QR Codes


Little monochrome squares are everywhere now. They are pretty ugly and clunky and it has to be asked how many people are willing to get their smartphone out whilst waiting for the tube or the bus and scan in the nearest advert or poster, I can't say I ever have and in all honesty, you'd probably look a bit of a goon. But that said, these little gizmos have unleashed an unlimited amount of potential for taking our online lives and making it part of real life.

The QR code stands for 'quick response code' and was first invented by Toyota back in 1994 to track vehicles in the manufacturing process, allowing information to be decoded at a fast speed. These days it takes about a minute for your phone to translate the black and white square into a website, quite a commitment for a consumer to make whilst being bombarded with hundreds of advertising images on a daily basis.

The best thing about the QR code is that it can be printed, copied, or placed on any material or object as an offline hyperlink, surely the full potential for this has not yet been harnessed, think edible QR codes, QR codes being flown off the back of a plane, blimp QRs, mountainside QRs, T-shirt QRs, helipad QRs, crop circle QRs, the sky is literally the limit.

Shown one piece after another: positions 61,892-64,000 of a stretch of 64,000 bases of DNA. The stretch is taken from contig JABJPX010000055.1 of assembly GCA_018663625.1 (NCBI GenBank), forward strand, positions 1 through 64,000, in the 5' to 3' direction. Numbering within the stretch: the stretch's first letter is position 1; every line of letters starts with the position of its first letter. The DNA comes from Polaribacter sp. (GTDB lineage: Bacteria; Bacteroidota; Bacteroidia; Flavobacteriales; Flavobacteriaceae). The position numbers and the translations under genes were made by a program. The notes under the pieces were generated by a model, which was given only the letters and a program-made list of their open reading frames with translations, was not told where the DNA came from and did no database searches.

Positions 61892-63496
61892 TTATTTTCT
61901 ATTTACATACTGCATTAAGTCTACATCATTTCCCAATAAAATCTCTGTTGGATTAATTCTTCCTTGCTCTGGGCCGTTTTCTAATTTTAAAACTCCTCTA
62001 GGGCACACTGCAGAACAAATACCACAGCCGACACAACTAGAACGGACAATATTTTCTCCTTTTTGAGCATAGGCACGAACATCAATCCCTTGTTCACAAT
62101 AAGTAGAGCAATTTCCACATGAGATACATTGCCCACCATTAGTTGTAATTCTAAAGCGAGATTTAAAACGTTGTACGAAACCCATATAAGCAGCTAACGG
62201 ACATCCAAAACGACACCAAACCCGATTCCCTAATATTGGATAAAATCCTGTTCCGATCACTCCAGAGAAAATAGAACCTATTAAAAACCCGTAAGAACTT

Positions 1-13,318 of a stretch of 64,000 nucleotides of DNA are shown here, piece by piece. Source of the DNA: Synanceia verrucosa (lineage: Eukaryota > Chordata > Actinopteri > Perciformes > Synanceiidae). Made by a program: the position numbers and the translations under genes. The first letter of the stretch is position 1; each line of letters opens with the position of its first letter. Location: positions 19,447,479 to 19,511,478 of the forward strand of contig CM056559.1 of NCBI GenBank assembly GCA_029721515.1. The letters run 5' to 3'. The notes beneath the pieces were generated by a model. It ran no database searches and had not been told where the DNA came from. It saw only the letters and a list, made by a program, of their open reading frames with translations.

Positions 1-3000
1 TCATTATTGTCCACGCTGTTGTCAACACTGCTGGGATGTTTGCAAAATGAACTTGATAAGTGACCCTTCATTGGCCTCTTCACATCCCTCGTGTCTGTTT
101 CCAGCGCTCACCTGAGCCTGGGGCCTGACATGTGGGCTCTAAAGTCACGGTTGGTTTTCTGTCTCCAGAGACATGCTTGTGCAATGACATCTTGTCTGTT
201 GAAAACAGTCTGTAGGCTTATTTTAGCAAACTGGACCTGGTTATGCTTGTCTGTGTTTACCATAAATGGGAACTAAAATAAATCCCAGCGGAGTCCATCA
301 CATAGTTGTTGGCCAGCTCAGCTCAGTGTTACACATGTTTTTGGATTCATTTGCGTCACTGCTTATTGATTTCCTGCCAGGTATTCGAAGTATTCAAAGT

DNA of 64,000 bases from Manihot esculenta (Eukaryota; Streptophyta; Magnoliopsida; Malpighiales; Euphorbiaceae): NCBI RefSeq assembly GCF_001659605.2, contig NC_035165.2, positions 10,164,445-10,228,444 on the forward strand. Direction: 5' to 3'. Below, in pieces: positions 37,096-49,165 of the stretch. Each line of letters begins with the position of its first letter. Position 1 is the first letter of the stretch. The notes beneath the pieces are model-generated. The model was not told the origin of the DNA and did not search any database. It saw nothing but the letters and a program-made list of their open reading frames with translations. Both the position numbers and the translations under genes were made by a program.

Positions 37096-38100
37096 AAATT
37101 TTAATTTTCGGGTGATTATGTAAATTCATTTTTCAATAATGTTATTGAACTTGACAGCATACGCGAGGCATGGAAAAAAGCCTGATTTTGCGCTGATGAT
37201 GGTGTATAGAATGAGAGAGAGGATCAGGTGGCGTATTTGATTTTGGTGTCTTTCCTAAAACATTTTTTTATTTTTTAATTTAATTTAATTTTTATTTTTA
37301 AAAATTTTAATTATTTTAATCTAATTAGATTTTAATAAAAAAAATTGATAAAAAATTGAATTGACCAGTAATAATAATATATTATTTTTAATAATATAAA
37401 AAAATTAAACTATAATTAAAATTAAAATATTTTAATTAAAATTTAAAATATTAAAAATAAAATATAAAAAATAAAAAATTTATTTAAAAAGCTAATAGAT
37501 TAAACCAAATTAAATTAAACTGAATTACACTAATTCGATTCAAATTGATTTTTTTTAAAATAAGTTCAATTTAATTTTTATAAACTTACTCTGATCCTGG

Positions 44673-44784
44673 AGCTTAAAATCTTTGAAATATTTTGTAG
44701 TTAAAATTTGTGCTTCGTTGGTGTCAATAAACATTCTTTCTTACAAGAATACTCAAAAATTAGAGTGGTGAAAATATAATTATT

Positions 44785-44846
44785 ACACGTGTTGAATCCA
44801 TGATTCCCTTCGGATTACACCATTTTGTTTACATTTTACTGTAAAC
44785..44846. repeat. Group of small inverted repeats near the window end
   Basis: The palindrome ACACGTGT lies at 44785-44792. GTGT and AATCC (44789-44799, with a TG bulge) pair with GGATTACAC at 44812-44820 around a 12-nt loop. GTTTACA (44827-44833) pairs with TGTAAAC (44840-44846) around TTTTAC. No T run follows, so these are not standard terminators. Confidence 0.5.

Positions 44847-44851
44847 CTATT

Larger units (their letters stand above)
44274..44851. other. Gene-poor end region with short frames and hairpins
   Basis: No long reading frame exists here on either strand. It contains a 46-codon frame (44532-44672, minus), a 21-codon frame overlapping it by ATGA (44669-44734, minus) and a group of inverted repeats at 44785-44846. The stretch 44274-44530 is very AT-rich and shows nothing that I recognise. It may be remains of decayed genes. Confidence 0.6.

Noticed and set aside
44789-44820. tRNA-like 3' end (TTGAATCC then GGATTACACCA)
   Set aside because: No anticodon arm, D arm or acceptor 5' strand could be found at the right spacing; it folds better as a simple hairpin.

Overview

There have already been a few interesting QR stunts such as Starbucks putting them on their mugs which are tied in with their funding with the RED HIV charity which Starbucks funds, each time you scan the code you get a story about an HIV victim receiving the life-saving drugs from RED.

The Freedom Bargain, a guerilla activism campaign focused on interrogative protest art that connects symbols of freedom with the cost of American liberty, attaches QR codes to landmarks in Boston. When people scan the codes, they are presented with stories about "the cost of war in lives, future debt, and loss of personal freedoms.

The UK is now the seventh largest user of QR codes, the first being Japan. The codes work only with smartphones which have a QR scanner app such as QR scanner, ShopSavvy, Kaywa Reader or Scanlite.

It would seem the largest problem with QR codes is that people do not know what they are or how to use them, but with 51% of Americans predicted to have a smartphone by the end of the year, they might become as common as google searches within the next few years. All that companies need to muster now is a little creativity and some enticing rewards for scanning their adverts.

Jessica Hazel

Writer, blogger and vintage trader.




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